Scrooge and Marley owned a money lending business, called a counting-house in the book, loaning people money and collecting debts with interest for profit. Their firm was known as Scrooge and Marley, and after Marley died, Scrooge never changed the name. His business has a public storefront, referred to as a "warehouse" in the book, and Scrooge employs a clerk to assist him with office tasks: Bob Cratchit. Scrooge intentionally leaves the door of his "counting-house" open so that he can keep an eye on Bob. Scrooge is known for being miserly and uncaring in his debt collections. In stave 4, Scrooge is even shown a vision of the future where people celebrate his death:

“To whom will our debt be transferred?”
“I don’t know. But before that time we shall be ready with the money; and even though we were not, it would be a bad fortune indeed to find so merciless a creditor in his successor. We may sleep to-night with light hearts, Caroline!”

Scrooge is known to those who are forced to borrow money from him as being "merciless" in his collections. His attempts to collect debt have been so cruel that his death causes great feelings of thankfulness among even the kindest souls; in this segment, Caroline is sorry for her reaction of thankfulness and immediately prays for forgiveness. Still, her joy at the news of Scrooge's death demonstrates his tightfisted business practices toward his clients.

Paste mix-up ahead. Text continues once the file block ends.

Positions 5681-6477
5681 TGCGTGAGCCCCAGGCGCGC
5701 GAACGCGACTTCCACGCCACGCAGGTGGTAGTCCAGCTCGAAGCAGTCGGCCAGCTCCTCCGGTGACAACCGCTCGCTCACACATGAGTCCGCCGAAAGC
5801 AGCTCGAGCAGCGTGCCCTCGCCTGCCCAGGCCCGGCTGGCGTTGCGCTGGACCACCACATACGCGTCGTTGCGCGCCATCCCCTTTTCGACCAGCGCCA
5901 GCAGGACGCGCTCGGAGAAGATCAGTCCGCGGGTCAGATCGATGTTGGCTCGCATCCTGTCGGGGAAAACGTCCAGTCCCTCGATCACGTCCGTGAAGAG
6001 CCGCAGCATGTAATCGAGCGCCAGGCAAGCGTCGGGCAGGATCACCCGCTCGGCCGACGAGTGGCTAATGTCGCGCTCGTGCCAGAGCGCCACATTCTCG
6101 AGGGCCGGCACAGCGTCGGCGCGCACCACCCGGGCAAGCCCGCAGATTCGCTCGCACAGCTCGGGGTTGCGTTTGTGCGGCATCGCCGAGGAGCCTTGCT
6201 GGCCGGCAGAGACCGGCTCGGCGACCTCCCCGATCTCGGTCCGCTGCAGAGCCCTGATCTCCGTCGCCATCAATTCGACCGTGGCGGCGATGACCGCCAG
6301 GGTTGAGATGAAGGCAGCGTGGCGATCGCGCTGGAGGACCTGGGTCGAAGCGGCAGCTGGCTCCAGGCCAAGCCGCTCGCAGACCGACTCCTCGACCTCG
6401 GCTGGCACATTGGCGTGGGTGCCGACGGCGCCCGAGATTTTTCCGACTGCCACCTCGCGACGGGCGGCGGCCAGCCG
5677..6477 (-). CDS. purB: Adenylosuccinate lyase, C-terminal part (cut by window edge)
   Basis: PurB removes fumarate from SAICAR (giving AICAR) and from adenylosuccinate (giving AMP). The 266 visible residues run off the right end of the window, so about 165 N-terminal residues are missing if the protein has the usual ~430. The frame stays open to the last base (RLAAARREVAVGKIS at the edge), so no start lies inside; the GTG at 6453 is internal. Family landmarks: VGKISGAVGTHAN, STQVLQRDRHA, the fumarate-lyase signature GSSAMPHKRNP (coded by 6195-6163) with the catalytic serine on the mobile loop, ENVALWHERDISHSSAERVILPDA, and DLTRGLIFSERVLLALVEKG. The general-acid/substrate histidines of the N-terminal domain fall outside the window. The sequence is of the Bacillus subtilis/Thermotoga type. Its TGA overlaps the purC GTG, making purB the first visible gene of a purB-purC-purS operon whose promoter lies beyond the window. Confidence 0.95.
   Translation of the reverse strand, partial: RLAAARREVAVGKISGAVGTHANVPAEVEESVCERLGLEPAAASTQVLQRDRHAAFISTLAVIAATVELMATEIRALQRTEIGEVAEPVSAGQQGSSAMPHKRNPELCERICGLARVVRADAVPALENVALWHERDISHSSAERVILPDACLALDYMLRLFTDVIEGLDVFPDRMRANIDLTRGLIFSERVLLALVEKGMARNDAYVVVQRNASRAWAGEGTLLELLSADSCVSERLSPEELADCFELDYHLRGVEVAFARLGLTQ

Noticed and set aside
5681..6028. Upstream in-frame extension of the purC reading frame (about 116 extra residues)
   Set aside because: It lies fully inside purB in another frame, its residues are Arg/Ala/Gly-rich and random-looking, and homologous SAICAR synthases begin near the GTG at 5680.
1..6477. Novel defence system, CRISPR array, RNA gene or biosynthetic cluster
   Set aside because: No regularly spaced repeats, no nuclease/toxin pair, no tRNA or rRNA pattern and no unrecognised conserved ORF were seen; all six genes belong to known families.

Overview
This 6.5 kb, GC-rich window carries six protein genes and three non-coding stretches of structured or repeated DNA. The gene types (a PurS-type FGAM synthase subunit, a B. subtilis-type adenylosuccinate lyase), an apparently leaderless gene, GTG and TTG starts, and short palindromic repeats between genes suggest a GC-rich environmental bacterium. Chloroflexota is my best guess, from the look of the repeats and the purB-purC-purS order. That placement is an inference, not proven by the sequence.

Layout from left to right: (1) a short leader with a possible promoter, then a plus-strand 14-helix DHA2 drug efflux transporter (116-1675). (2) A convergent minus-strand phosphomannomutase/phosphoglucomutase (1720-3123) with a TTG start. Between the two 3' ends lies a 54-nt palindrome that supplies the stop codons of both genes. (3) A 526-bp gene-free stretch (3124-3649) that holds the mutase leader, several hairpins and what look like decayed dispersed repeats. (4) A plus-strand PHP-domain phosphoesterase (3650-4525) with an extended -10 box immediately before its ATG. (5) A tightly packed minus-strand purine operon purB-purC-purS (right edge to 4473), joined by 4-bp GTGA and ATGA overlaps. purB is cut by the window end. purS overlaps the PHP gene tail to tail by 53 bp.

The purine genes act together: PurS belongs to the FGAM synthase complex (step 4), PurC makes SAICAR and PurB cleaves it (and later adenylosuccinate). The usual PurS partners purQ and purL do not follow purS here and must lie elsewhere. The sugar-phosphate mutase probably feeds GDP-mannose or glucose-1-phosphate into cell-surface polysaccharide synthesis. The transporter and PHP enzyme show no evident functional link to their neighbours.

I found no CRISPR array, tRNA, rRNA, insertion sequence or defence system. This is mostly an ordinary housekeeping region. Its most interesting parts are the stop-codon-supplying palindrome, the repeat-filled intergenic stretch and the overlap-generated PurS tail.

Scrooge loses the one love of his life because he prioritizes money over love. When he visits the past, Scrooge is reminded of a conversation with Belle, his former fiancée. She contends that she has been replaced by a "golden" idol—money. She reminds him that they were both poor when they met, and they shared an equal love. However, as Scrooge has begun to amass wealth in his business, his noble qualities have disappeared, consumed by greed:

I have seen your nobler aspirations fall off one by one, until the master-passion, Gain, engrosses you. Have I not?

Scrooge's business of making profits through his debt collections has come to consume his life when the ghosts visit him.

Last Updated by eNotes Editorial on
An illustration of the letter 'A' in a speech bubbles